BioMed Research International

BioMed Research International / 2016 / Article

Research Article | Open Access

Volume 2016 |Article ID 6745028 |

Dong Yu, Zhiqiu Yin, Yuan Jin, Jing Zhou, Hongguang Ren, Mingda Hu, Beiping Li, Wei Zhou, Long Liang, Junjie Yue, "Evolution of bopA Gene in Burkholderia: A Case of Convergent Evolution as a Mechanism for Bacterial Autophagy Evasion", BioMed Research International, vol. 2016, Article ID 6745028, 7 pages, 2016.

Evolution of bopA Gene in Burkholderia: A Case of Convergent Evolution as a Mechanism for Bacterial Autophagy Evasion

Academic Editor: Janusz Blasiak
Received14 Jul 2016
Revised13 Oct 2016
Accepted24 Oct 2016
Published27 Nov 2016


Autophagy is an important defense mechanism targeting intracellular bacteria to restrict their survival and growth. On the other hand, several intracellular pathogens have developed an antiautophagy mechanism to facilitate their own replication or intracellular survival. Up to now, no information about the origin or evolution of the antiautophagic genes in bacteria is available. BopA is an effector protein secreted by Burkholderia pseudomallei via the type three secretion system, and it has been shown to play a pivotal role in their escape from autophagy.  The evolutionary origin of bopA was examined in this work. Sequence similarity searches for BopA showed that no homolog of BopA was detected in eukaryotes. However, eukaryotic linear motifs were detected in BopA. The phylogenetic tree of the BopA proteins in our analysis is congruent with the species phylogeny derived from housekeeping genes. Moreover, there was no obvious difference in GC content values of bopA gene and their respective genomes. Integrated information on the taxonomic distribution, phylogenetic relationships, and GC content of the bopA gene of Burkholderia revealed that this gene was acquired via convergent evolution, not from eukaryotic host through horizontal gene transfer (HGT) event. This work has, for the first time, characterized the evolutionary mechanism of bacterial evasion of autophagy. The results of this study clearly demonstrated the role of convergent evolution in the evolution of how bacteria evade autophagy.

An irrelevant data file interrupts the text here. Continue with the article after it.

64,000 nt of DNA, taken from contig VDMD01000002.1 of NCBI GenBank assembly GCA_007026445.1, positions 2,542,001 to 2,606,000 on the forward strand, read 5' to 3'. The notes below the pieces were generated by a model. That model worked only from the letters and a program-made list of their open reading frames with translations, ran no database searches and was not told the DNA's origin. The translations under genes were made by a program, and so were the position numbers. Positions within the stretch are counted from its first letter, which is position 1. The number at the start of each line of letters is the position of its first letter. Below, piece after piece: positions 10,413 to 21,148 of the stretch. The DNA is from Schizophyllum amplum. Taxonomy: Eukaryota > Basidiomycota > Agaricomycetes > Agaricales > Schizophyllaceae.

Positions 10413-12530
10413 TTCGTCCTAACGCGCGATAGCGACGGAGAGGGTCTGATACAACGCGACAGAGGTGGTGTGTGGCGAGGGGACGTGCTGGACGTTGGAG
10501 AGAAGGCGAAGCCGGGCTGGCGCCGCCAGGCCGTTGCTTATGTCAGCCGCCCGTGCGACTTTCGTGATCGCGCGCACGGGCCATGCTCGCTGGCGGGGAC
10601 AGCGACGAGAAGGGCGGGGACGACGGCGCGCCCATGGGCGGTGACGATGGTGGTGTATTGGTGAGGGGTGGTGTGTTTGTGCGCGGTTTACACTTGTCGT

1. Introduction

Autophagy is an intracellular degradative process that maintains cellular homeostasis and acts as a cell quality control mechanism to eliminate aged organelles and unnecessary structures [1]. As a cell-autonomous, innate immune response, autophagy has been demonstrated to be an important defense mechanism targeting intracellular bacteria to restrict their survival and growth [2]. It has been reported that some intracellular bacteria are targeted by the autophagic system for lysosomal fusion and degradation. The first example of autophagy targeting intracellular pathogenic bacteria was that of ΔactA-mutant L. monocytogenes. In 2003, Rich et al. observed that ΔactA-mutant L. monocytogenes was captured in autophagosomes [3]. Since that study, extensive works have been done on antibacterial autophagy to determine the induction and targeting mechanisms of this process.

Bacterial autophagy has been highlighted as a fundamental host cell response to bacterial invasion. Notably, there is increasing evidence to suggest that pathogenic bacteria have evolved many strategies to combat the host autophagy machinery [4]. Certain bacteria can directly interact with the host autophagy signaling and/or autophagy proteins to inhibit the signaling pathways that lead to autophagy induction, use virulence factors to camouflage them to avoid autophagic recognition, or antagonise autophagy initiation or autophagosomal maturation [5]. Some bacteria even actively exploit components of the autophagy pathway to facilitate their own replication or intracellular survival [4].